Available in blue or pink, the InnoTab has a 5-inch touch-screen, which is encased in a protective plastic frame that measures 7 by 9 inches. It runs on 4 AA batteries and has a place to insert headphones. The device has an accelerometer so it can support games in which kids tilt the device to play. The InnoTab has a stored stylus and an attached stand, which pops out when needed so that you can set the device upright on a surface for easier viewing.
The InnoTab has 64 MB of onboard memory but provides a SD card slot for memory expansion. It comes with a USB cord to plug into a computer to download apps and track kids' progress on the device. The device has a special slot for inserting add-on software cartridge games which sell for $24.99. At launch, VTech is offering nine cartridge games sorted by ages "4 to 6," "5 to 7" and "7 to 9."
Preloaded on the InnoTab are the following apps and games: an E-Reader app with "What's That Noise" ebook included, an MP3 Music Player, a Video Player, a Photo Viewer, an Art Studio, a digital coloring book called "Color & Pop," a clock, a calendar, an address book, a notepad and two games called "Ice Escape" and "Pinball Letters."
The E-Reader lets kids listen to books as the words are read aloud and highlighted. Each page offers interactivity when kids tap the screen. And words appearing in a different color ink can be tapped to be defined.
The Art Studio provides a blank canvas and standard art tools to create paintings. Some of these tools are unusual and fun, including the car that drives over the painting leaving its wheel tracks or the rainbow paint ball that you control by tilting the device to create multi-colored ribbons over the surface of your painting.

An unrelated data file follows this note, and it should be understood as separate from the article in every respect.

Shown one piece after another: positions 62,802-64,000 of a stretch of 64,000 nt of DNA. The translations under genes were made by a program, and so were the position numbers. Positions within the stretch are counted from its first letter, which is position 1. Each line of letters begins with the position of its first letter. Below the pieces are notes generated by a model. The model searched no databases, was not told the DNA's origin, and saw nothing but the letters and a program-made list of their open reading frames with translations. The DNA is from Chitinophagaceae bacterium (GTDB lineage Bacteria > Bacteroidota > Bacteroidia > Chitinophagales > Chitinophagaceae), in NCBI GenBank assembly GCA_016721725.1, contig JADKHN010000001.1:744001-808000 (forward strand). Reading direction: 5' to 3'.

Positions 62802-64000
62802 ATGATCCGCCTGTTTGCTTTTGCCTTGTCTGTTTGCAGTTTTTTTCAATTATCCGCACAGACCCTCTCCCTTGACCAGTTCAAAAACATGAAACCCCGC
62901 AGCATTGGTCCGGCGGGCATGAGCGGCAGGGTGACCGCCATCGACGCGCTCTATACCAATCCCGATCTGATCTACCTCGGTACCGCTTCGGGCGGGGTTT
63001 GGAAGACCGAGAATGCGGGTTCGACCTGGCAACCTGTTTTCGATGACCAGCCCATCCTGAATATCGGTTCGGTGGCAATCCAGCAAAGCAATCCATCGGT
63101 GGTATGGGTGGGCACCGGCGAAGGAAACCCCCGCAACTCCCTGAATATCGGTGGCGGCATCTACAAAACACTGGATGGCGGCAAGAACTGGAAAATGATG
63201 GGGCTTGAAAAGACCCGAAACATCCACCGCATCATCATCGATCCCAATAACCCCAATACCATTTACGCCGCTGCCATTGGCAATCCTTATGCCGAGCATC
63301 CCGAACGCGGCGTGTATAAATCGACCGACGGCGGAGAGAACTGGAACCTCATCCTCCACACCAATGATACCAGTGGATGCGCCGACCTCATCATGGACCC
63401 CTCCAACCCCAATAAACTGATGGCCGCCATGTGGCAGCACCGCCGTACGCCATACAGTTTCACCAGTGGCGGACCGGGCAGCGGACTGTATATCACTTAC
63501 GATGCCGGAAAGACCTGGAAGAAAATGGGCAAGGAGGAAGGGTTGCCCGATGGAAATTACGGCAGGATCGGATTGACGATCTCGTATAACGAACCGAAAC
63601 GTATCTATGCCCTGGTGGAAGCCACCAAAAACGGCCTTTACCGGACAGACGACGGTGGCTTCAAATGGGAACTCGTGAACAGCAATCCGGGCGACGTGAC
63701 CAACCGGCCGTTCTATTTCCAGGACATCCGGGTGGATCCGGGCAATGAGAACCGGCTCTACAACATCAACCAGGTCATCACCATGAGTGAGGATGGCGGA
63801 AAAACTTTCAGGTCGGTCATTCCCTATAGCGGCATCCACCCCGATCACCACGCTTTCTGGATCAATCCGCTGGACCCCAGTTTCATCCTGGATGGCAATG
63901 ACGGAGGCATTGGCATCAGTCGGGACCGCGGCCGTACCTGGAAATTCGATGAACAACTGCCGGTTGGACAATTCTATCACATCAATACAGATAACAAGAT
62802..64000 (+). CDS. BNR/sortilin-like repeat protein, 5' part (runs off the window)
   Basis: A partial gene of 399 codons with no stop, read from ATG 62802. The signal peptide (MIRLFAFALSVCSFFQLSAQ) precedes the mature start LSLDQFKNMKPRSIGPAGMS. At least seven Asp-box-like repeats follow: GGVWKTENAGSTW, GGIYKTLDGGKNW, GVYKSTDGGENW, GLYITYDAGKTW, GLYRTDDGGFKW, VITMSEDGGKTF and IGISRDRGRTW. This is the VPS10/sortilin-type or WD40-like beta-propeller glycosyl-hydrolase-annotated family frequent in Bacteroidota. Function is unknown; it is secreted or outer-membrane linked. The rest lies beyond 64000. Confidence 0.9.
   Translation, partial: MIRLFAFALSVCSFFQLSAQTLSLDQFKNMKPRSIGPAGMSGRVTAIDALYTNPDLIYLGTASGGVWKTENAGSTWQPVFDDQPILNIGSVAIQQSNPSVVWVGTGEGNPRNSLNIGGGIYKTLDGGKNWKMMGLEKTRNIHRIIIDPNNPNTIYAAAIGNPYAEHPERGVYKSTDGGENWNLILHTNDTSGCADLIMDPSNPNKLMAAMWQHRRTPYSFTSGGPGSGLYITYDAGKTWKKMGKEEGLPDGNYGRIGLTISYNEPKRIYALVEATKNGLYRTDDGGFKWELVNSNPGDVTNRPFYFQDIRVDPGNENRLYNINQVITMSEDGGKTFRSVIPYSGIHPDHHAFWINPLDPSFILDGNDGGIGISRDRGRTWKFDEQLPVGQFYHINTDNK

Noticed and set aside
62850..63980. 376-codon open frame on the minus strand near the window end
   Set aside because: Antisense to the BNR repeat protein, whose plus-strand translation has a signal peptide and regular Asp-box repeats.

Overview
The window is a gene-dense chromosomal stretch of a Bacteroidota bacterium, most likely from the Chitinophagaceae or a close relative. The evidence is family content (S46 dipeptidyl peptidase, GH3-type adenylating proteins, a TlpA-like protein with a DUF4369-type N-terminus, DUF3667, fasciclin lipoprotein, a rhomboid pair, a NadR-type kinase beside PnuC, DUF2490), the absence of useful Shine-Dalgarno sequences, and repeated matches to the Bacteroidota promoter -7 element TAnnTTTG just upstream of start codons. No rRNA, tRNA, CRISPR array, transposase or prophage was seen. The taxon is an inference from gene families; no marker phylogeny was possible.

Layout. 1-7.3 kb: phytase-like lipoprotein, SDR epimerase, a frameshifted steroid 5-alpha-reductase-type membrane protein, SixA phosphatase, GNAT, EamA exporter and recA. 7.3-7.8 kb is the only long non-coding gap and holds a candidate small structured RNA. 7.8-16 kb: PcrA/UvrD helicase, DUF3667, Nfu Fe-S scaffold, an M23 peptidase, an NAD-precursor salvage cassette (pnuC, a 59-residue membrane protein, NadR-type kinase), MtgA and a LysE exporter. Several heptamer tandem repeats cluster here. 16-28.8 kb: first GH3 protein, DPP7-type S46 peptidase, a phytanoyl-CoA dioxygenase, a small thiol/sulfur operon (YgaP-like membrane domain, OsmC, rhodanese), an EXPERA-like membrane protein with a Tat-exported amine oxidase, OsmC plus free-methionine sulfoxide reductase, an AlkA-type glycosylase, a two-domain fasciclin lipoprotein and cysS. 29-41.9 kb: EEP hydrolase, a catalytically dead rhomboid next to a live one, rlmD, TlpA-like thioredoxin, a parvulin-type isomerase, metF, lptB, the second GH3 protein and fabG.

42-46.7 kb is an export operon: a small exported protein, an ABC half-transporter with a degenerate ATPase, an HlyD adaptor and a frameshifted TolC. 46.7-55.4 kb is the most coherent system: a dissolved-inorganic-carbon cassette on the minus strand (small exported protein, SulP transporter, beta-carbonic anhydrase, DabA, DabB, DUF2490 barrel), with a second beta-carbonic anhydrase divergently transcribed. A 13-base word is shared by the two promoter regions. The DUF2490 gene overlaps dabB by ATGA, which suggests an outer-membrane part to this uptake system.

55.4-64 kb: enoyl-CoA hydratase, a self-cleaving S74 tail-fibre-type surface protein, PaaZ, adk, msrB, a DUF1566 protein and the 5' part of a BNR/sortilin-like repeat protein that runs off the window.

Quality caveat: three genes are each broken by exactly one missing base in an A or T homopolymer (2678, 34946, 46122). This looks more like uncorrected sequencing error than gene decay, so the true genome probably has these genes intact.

The two included games are also well done. In "Ice Escape," you touch the screen to slide blocks of ice so as to clear a path for a penguin to eat fish. In "Pinball Letters," you tilt the InnoTab to roll a ball through obstacles to get to the specific letter you need to spell a word. Both games come with two levels of difficulty.
After connecting the device to the computer and launching the app store, families have a choice of 10 ebooks, 10 learning games and an interactive globe app, with more apps coming by year end.
To assess the quality of the software cartridge games, we explored "InnoTab Software-Toy Story." This software game contains the Toy Story 3 ebook, three learning games and two creative activities. The graphics throughout were just OK, the three games were routine side-scrollers with educational content added and one of the creative activities required that you have an SD card to save.
As is the case with the LeapPad from Leapfrog, the InnoTab isn't nearly as high tech, big-screened or versatile as the iPad. But it is built for the tough love that kids will give it, all of its content is educational and at $79.00, it costs substantially less than the $499 iPad.
The InnoTab is good for families with young kids, looking for a less expensive alternative to the iPad. But is it better than the comparable LeapPad? Probably not.
While the InnoTab is $20 less expensive than the LeapPad, you have to buy an additional SD card for it and it doesn't come with a camera and video recorder. You have to attach the separate ($39.99) VTech Kidizoom camera to the InnoTab to get the digital camera results.
With the LeapPad's backward compatibility to last year's Leapster Explorer content, the LeadPad is favorable to families that already have that content. Additionally, while both the InnoTab and the LeapPad do an adequate job of being e-readers, the LeapPad's Ultra eBooks set it apart. Those books can be read at different reading levels; and they automatically adjust the reading level to the child's ability as they play along in the book, a feature that is quite nifty.
While the cartridge games for both the InnoTab and the LeapPad are the same price ($25), the add-on content for the InnoTab appears to be less expensive than those offered for the LeapPad. At launch, most of the apps are being offered on "sale" for $2.99, whereas most of the LeapPad apps cost between $5 and $10.
All tech products are judged on a five star scale by looking at the following factors: fun, education, ease of use, value, and technical.